STUDENT
TEACHER

Graphing Linear Inequalities Calculator

STUDENT
TEACHER

Graphing Linear Inequalities Calculator

Graphing Linear Inequalities

CALCULATOR

Graphing Linear Inequalities Calculator

We have some questions for you! Help us out through this
INTRO
Graphing a linear inequality can be broken down into two major parts:
1. graphing a line
2. and shading the area that agrees with the linear inequality.
If we imagine that the graph has a safety zone and a danger zone, the line represents the boundary between the two zones, and the shaded area represents the safety zone (where we want to be).
Line:
Select the safe Brains. If none are safe, just press Check!

Depending on the type of inequality, the boundary/line can be a part of either the safety or danger zone.

If we have , then the boundary is safe, and we use a solid line.
The inequality symbol also tells us which side of the line we need to shade in. When , everything greater than the line is safe, and we shade the area above.
KEY STEPS

How to Graph Linear Inequalities

Step 1. Isolate the .

Remember, if we divide by a negative number, we need to flip the inequality symbol.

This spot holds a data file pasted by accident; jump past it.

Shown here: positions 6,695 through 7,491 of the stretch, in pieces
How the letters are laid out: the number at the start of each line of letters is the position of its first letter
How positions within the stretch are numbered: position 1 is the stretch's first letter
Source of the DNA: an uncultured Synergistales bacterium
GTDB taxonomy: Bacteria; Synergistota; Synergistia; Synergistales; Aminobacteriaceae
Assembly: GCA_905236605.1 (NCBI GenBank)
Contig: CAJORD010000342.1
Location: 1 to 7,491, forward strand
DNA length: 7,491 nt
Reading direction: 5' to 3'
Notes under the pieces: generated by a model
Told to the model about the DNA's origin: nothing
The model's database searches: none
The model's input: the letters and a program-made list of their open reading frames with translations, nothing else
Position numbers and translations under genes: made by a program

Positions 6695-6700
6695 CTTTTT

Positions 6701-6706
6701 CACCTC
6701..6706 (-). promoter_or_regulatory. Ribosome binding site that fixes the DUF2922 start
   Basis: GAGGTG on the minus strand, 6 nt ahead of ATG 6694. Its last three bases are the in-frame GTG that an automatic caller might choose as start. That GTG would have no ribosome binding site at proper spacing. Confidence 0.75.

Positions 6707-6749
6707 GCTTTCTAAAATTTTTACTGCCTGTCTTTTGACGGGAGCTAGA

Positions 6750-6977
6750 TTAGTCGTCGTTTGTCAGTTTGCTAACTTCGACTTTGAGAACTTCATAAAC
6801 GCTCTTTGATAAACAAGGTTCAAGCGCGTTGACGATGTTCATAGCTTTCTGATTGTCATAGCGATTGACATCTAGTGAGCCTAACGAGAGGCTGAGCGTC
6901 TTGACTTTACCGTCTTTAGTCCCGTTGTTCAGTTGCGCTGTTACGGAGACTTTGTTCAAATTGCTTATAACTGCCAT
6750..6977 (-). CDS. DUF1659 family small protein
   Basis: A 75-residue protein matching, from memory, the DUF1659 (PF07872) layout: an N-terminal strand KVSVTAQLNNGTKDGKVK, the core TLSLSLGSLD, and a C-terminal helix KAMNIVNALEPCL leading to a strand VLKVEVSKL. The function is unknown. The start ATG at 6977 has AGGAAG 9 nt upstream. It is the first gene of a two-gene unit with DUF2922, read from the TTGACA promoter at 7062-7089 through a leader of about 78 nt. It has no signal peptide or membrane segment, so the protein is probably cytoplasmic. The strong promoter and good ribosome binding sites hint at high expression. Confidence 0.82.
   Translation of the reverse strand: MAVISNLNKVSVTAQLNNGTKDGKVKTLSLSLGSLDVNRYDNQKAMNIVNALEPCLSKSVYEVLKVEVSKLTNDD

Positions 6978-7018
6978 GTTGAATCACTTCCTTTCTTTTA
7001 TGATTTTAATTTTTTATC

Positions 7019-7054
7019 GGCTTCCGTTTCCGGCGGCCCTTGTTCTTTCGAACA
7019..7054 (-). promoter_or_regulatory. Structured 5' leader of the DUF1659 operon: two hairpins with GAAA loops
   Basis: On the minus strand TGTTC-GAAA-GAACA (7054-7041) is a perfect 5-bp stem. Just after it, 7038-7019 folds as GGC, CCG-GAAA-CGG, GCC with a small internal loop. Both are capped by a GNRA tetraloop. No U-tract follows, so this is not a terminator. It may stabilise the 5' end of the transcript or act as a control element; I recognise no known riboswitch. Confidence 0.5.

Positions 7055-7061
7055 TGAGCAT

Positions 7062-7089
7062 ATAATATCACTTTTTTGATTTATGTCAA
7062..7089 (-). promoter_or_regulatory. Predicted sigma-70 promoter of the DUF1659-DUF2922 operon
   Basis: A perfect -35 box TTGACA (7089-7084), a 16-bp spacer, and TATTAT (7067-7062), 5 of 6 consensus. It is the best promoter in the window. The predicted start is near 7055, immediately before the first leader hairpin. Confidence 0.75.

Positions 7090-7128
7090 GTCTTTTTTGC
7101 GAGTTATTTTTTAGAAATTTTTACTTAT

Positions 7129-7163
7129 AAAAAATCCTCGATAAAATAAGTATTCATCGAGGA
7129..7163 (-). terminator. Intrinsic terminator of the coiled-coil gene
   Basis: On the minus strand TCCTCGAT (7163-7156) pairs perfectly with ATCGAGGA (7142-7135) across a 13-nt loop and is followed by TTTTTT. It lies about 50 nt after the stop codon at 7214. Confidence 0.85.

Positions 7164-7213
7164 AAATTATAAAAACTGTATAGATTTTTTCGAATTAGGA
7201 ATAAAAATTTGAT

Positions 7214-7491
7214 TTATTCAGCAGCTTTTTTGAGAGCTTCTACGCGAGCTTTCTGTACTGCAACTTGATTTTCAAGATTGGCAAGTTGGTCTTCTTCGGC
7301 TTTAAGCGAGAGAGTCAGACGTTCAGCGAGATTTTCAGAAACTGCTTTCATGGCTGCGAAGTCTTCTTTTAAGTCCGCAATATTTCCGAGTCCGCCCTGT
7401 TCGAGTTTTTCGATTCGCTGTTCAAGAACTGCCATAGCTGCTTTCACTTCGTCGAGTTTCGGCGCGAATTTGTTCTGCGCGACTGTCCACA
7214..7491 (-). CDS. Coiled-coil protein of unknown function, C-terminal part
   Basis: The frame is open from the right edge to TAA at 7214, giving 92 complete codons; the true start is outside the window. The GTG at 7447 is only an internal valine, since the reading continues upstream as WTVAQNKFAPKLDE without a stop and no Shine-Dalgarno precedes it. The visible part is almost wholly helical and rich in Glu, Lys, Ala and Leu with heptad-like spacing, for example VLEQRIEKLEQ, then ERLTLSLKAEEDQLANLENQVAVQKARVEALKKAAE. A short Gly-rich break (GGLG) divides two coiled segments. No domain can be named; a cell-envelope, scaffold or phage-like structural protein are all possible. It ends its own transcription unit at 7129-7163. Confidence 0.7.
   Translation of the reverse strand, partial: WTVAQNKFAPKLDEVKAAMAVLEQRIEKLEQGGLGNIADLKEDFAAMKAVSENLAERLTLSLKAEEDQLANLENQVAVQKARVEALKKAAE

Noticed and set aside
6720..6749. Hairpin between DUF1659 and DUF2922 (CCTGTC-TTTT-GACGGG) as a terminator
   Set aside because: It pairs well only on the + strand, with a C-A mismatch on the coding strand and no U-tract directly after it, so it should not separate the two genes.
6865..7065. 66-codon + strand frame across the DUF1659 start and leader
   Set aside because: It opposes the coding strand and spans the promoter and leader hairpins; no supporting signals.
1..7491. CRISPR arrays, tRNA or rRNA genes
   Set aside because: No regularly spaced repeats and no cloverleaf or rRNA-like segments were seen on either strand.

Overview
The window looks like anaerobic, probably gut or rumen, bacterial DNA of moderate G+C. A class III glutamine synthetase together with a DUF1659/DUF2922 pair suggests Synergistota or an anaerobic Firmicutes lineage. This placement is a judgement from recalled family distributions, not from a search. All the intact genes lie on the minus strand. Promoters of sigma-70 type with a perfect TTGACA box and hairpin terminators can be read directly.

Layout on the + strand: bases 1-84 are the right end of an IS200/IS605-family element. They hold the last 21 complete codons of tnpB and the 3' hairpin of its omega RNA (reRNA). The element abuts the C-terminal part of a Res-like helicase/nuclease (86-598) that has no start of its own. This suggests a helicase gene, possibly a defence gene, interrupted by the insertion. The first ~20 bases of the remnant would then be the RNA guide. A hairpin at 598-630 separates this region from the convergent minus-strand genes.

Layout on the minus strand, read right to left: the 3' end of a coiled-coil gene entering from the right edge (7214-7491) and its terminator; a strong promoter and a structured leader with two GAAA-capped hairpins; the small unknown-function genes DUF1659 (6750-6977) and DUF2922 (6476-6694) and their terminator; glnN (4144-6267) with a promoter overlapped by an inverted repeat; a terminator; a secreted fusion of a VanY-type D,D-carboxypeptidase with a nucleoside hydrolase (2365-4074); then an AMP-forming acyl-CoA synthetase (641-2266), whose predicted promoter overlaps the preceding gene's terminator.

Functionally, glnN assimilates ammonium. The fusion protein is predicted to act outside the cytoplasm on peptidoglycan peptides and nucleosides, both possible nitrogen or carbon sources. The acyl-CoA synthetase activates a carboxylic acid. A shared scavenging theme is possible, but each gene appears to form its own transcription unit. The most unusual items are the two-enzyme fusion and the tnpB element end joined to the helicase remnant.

Step 2. Find one point on the line.

We can treat the inequality like an equation to find points on the line.
We find it easiest to start by finding the y-intercept (where
).

Step 3. Find another point on the line.

We can use the slope or plug in another
-value
to move to another point.

Step 4. Connect the two points using the right type of line.

The line is like the boundary between the safety zone and the danger zone.
• If the boundary itself is safe (
or
), we use a
solid line
.
• If the boundary itself is not safe (
or
), we use a
dotted line
.

Step 5. Shade the correct area.

• If or , then everything greater than the line is safe, and we shade above.
• If or , then everything less than the line is safe, and we shade below.
LESSON
Graphing Linear Inequalities
PRACTICE
Graphing Linear Inequalities
CONCLUSION
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